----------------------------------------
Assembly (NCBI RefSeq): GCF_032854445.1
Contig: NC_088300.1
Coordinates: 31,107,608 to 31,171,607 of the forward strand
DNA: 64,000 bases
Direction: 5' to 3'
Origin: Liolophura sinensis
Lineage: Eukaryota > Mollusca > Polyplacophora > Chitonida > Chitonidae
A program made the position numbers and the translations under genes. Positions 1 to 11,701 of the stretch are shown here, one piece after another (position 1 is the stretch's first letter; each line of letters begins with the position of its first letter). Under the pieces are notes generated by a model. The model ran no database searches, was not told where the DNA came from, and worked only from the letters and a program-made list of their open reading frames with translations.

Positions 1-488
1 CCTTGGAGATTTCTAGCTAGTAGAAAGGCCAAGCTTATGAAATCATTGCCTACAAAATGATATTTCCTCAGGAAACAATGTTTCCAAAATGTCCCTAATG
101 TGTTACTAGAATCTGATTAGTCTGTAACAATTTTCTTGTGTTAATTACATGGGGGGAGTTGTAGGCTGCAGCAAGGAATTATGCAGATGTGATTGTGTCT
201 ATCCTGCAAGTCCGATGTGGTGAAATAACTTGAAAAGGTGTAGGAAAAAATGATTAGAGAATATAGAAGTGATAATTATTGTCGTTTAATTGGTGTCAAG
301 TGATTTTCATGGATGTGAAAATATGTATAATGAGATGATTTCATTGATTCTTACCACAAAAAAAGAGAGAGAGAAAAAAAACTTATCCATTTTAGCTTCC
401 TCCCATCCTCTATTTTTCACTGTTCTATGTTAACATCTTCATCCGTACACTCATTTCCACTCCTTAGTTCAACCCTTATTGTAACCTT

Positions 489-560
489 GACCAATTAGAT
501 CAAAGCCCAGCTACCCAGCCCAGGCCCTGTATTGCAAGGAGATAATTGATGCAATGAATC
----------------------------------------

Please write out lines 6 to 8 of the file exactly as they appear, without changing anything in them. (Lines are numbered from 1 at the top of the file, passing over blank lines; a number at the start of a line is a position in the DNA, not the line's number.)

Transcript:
Origin: Liolophura sinensis
Lineage: Eukaryota > Mollusca > Polyplacophora > Chitonida > Chitonidae
A program made the position numbers and the translations under genes. Positions 1 to 11,701 of the stretch are shown here, one piece after another (position 1 is the stretch's first letter; each line of letters begins with the position of its first letter). Under the pieces are notes generated by a model. The model ran no database searches, was not told where the DNA came from, and worked only from the letters and a program-made list of their open reading frames with translations.